5) Adjusted my schedule and took whatever support I could get. As a single mom with no family in a 400-mile radius from my work town, I’d head to my hometown on breaks and have the kids visit with the grandparents, aunt, and uncles while I caught up on work. I also took advantage of the kids’ before-and-after-school program, which allowed me to keep them there after school until 5:30, rather than picking them up at 3 and trying to get work done with them at home. My maximum productivity tends to be in the late afternoons and late evenings (after the kids are in bed), so this helped me to get more done while the kids were still being entertained and having fun with friends.
Things I didn’t do that were suggested by my T&P committee: narrow my focus. I still have two separate-but-complementary areas of scholarship. One is clearly my primary area and another is secondary/minor, but I think I was able to show in my dossier documents that they work together nicely, and my secondary area of study also raises my profile in my primary research area. So don’t be afraid to disagree with some of the recommendations of your tenure/promotion committee. You know your work and your field better than they do.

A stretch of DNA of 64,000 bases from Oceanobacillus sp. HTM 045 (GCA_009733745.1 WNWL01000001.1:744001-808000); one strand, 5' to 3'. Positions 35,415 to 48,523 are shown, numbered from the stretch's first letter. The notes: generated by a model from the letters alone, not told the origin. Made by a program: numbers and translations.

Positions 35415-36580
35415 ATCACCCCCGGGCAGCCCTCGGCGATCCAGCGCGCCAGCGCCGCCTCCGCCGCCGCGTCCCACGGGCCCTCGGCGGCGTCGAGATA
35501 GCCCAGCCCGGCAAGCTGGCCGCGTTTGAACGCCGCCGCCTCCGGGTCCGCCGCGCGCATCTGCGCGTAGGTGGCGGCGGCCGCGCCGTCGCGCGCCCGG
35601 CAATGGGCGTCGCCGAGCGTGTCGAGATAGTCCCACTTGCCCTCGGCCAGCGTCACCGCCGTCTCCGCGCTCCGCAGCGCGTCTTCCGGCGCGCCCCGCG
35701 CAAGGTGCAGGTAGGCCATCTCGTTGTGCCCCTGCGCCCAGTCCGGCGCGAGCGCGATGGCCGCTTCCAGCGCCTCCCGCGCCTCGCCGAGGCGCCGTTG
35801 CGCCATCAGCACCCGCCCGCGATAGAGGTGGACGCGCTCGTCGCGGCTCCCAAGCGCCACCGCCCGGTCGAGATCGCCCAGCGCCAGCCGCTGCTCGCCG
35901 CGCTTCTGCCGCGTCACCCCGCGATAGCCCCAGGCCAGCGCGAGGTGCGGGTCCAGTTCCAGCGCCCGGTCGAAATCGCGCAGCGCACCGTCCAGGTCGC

In the end, your department wants you to succeed. Unless they’re completely dysfunctional, you should have multiple people to reach out to for assistance. Take advantage of that. Find out if your review is really as bad as it seems, or what your reviewers may be trying to say between the lines. If you’re reading here, you probably already know that there is a wealth of information available online to help you turn things around. Put together a game plan, discuss it with your chair, and go kick some academic ass.
5 thoughts on “Getting past a poor third year review”
This is great advice even if your third year review wasn’t awful! Your tenure committee is going to want to see growth between third year review and tenure, so everyone should do #1 and #2 at least on this list.
Hi – Tenure, She Wrote is generally one of my favorite blogs with so many great, insightful posts, and this is no exception. Thank you! I’ve only just started a postdoc, in the European system, so a third year review doesn’t mean much to me, but I’ve heard “focus, focus, focus” a lot, too, particularly during my PhD. I understand it makes sense sometimes (I tell friends and colleagues the same, if I feel they have their fingers in too many pies because they haven’t figured out what they’re really interested in). But in my case I use two parallel, but complimentary approaches to answer one BIG, basic question, so I find it really annoying. Especially, since noone has ever said I’m underproductive in one of the two approaches, so why ask me to focus? Luckily, my bosses so far have been very supportive, allowing me to “multi-task”, but apparently it doesn’t get better as you move up the ranks. I will keep this in mind…
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What happens when the department does happen to be dysfunctional but at present time, switching is not option? Thanks!